Alternatively you could use 3-prong plugs, with an earth prong that's longer than the two power prongs, and the socket could have mechanical shutters that cover the two power holes and are opened by the earth prong. This one is thoroughly baked in the UK.
Wrongfellow, Jan 24 2010
  

       // Children get electrocuted by sticking things into outlets //   

       It's called "Natural selection.   

       // would turn a regular outlet into a fiery death machine //   

       [+]
8th of 7, Jan 24 2010
  

       What [Wrongfellow] said. And what [MaxwellBuchanan] said.   

       Also, all new installations in the UK are RCD protected and earthed from here to buggery and back which, as I understand it, makes it extremely difficult for even the most determined child to electrocute themselves, even if they get past the earth-pin-interlocked shutters on the sockets.
MaxwellBuchanan, Jan 24 2010
  

       OK, I tried to find data on deaths by electrocution in the UK. I could only find Northern Ireland, which has similar electrical standards.   

       There were 50 accidental electrocutions over a 22-year period, or about 2 per year in N.I. Of these 50, only *one* was a child - a 17-month infant killed by a wrongly-installed circuit in a caravan. Most of the electrocutions were amongst men (98%) and 58% were work-related. Faulty appliances were blamed in many cases.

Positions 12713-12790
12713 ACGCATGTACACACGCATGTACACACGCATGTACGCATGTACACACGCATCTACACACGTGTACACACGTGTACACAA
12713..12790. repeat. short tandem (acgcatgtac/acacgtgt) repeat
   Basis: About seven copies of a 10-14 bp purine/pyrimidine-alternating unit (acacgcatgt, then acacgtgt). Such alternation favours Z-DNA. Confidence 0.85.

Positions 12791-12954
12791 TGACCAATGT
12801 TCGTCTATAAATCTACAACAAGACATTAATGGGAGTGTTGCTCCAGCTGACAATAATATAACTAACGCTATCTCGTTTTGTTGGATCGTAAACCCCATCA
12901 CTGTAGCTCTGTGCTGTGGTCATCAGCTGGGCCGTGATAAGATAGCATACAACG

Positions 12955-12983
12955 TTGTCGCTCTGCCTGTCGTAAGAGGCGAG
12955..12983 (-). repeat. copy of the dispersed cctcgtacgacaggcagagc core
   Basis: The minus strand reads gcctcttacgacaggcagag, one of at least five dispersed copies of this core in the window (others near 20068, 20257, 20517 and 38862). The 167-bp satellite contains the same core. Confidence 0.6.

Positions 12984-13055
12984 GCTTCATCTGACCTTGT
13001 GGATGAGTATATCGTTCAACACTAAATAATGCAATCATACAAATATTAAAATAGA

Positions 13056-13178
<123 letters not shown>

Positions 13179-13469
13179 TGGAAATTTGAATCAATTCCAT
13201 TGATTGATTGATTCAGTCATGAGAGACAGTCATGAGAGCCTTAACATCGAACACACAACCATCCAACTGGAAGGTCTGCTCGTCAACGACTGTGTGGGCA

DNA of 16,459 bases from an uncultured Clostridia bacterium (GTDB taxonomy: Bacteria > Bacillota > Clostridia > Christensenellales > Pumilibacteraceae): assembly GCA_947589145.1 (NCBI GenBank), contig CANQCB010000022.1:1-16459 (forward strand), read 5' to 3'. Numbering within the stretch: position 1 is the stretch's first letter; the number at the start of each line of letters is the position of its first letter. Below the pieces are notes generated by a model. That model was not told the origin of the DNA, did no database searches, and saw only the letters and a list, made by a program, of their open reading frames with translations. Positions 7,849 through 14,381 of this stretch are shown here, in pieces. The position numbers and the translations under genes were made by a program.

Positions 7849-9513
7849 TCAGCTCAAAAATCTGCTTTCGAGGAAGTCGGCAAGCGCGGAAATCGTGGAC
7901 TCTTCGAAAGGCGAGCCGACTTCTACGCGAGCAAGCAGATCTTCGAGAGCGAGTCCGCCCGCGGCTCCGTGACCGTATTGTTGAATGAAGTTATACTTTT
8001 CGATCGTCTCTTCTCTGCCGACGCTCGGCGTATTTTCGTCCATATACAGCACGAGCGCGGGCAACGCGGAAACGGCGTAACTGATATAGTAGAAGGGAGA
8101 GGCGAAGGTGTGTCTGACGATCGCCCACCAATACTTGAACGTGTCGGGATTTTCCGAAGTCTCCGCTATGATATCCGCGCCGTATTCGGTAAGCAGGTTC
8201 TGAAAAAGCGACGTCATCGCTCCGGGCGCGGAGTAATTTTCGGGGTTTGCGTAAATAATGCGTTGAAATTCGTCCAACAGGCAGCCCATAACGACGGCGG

So, in N.I., *no* deaths have been caused in the last 22 years by children poking things into electrical sockets.
MaxwellBuchanan, Jan 24 2010
  

       //t's called "Natural selection.// what's "natural" about it ? Breeding for luck again, are we ? remember how that turned out last time...
FlyingToaster, Jan 24 2010
  

       Life has a series of assumed risks that are life-threatening in the event of a malfunction. We can only hope that we are careful to not sacrifice fun, convenience, and the overall purpose for the sake of safety. There are already too many warning labels and rounded corners on devices that make life easier.
Jscotty, Jan 24 2010
  

       We would pay a dollar to see that.
8th of 7, Jan 24 2010
  

       Are you on 220v or 110v? Was the system RCD protected? Also, it shouldn't have made his hair stand on end unless it was several kV....   

       My first scientific experiment (age 5ish): trying to see how fast a teaspoon would conduct heat by touching it onto the element of a radiant electric heater. Conclusion: electricity travels faster than heat. No RCDs in those days.
MaxwellBuchanan, Jan 24 2010
  

       Excellent experiment, [MB]. My mother relates hers, similar age, back home from the dentist with new shiny strong teeth, drinking a glass of milk and wondering whether the new teeth were strong enough to bite through the glass... conclusion: yes.
pocmloc, Jan 24 2010
  

       I hypothesized on the nature of what might happen if a paperclip were bent into a U shape, and pushed into an electrical socket once.   

       Conclusions: 1:I am in fact faster than the volts. 2:Obviously not by nuch though, as the paperclip shot across the room and dented a bookshelf. 3: Warnings against putting metal in an electrical socket are probably justified.
ye_river_xiv, Jan 25 2010